Spring Data provides sophisticated support to transparently keep track of who created or changed an entity and the point in time this happened. To benefit from that functionality you have to equip your entity classes with auditing metadata that can be defined either using annotations or by implementing an interface. This approach might be considered in case your tech stack already lay upon the Spring ecosystem.

The first prerequisite for enablement Spring Data auditing is adding the following annotation in our configuration class:

@EnableJpaAuditing

Having that in place, we have to annotate our JPA entity, similar to what we had for the hibernate approach. This time, the listener is provided from Spring out-of-the-box.

 @Entity
@Table(name = "CUSTOMERS")
@EntityListeners(AuditingEntityListener.class)
public class Customer {

    @Id
    @Column(name = "ID")
    @GeneratedValue(strategy = GenerationType.SEQUENCE, generator = "CUSTOMER_ID")
    @SequenceGenerator(name = "CUSTOMER_ID", sequenceName = "CUSTOMER_ID_SEQ", allocationSize = 1)
    private Long id;

    @Column(name = "FIRSTNAME")
    private String firstName;

    @Column(name = "LASTNAME")
    private String lastName;

    @Column(name = "COUNTRY")
    private String country;

    @Column(name = "CREATED_BY")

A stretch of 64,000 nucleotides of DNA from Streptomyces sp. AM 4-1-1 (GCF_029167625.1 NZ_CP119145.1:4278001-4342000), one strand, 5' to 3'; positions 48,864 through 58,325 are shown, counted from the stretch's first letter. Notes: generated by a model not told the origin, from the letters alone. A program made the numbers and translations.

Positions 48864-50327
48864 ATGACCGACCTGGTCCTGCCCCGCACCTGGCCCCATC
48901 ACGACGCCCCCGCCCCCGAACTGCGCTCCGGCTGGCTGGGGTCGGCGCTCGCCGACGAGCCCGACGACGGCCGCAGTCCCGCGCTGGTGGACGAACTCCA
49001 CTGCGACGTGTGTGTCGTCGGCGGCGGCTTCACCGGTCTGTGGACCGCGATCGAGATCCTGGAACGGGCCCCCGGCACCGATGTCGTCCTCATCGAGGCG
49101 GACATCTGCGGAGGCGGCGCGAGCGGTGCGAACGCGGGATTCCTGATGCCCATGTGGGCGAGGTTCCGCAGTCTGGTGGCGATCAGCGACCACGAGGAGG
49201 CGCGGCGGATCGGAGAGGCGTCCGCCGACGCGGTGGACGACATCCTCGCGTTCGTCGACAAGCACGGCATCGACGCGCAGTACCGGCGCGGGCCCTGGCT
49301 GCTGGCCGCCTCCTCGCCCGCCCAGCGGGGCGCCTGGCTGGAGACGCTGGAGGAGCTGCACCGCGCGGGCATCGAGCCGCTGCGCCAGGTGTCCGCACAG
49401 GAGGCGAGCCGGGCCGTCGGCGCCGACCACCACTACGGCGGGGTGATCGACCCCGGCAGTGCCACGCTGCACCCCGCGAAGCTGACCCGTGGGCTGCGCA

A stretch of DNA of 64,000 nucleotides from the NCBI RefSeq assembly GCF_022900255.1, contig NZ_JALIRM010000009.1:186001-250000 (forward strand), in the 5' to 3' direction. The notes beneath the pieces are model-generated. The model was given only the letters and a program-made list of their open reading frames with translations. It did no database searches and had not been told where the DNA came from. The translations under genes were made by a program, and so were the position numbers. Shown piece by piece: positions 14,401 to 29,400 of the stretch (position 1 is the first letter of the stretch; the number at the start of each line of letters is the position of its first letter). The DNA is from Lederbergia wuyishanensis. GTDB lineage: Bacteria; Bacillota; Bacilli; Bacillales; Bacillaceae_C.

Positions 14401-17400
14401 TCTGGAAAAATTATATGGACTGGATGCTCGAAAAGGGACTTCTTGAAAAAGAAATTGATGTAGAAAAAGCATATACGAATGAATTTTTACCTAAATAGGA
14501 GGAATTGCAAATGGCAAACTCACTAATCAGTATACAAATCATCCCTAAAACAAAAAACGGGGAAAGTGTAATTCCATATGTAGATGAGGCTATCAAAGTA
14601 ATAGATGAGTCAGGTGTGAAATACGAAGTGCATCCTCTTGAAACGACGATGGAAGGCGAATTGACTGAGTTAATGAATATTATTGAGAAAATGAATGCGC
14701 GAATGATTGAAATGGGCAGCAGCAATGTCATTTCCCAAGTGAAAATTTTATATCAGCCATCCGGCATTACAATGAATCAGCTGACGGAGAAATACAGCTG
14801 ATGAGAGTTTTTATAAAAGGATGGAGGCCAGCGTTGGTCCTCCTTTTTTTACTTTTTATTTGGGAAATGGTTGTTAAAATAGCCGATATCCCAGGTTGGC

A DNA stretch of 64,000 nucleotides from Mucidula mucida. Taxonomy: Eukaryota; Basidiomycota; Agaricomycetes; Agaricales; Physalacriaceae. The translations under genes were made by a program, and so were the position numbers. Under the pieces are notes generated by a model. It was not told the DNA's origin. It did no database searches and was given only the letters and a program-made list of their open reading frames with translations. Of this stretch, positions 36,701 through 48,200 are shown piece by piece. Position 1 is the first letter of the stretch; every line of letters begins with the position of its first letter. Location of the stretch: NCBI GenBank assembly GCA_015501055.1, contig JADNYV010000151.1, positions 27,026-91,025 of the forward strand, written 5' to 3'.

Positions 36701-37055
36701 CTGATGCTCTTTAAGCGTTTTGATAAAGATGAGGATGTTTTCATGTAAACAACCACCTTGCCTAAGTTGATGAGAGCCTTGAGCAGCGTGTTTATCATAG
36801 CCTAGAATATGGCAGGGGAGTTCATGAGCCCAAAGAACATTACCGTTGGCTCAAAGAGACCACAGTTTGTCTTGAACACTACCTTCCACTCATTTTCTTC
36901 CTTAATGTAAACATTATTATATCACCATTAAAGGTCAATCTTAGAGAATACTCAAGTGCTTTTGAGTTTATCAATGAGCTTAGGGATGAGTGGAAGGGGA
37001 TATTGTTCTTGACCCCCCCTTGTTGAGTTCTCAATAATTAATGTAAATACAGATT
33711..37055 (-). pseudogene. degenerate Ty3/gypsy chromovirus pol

@CreatedBy
    private String createdBy;

    @Column(name = "MODIFIED_BY")
    @LastModifiedBy
    private String modifiedBy;

}

As you can see, we use two additional annotations which automatically populate CREATED_BY and MODIFIED_BY. And of course, you have to add the new columns in your DB table. Note that in order for LastModifiedBy to work, you have to use Spring Security as authentication provider. This approach is slightly different since it is performing state snapshots, but rather keeps track of the last entity update only.

Pros:

  • it is AOP oriented and SOLID, no change required for your persistence layer classes
  • no need to bother with audit tables creation
  • out-of-the-box solution for Spring based applications

Cons:

  • it is only working inside the ORM persistence context, not on DB level (manual updates won`t get tracked)
  • less control over the audit log logic
  • providing less flexibility and less data, no state machine, just last updated information

In conclusion

This article aims to briefly introduce some of the most common audit logging approaches and do not aim to cover all possible solutions. There might be scenarios where we might need completely custom solution or store different type of audit information. So we always have to make sure that the chosen solution suites our needs the best.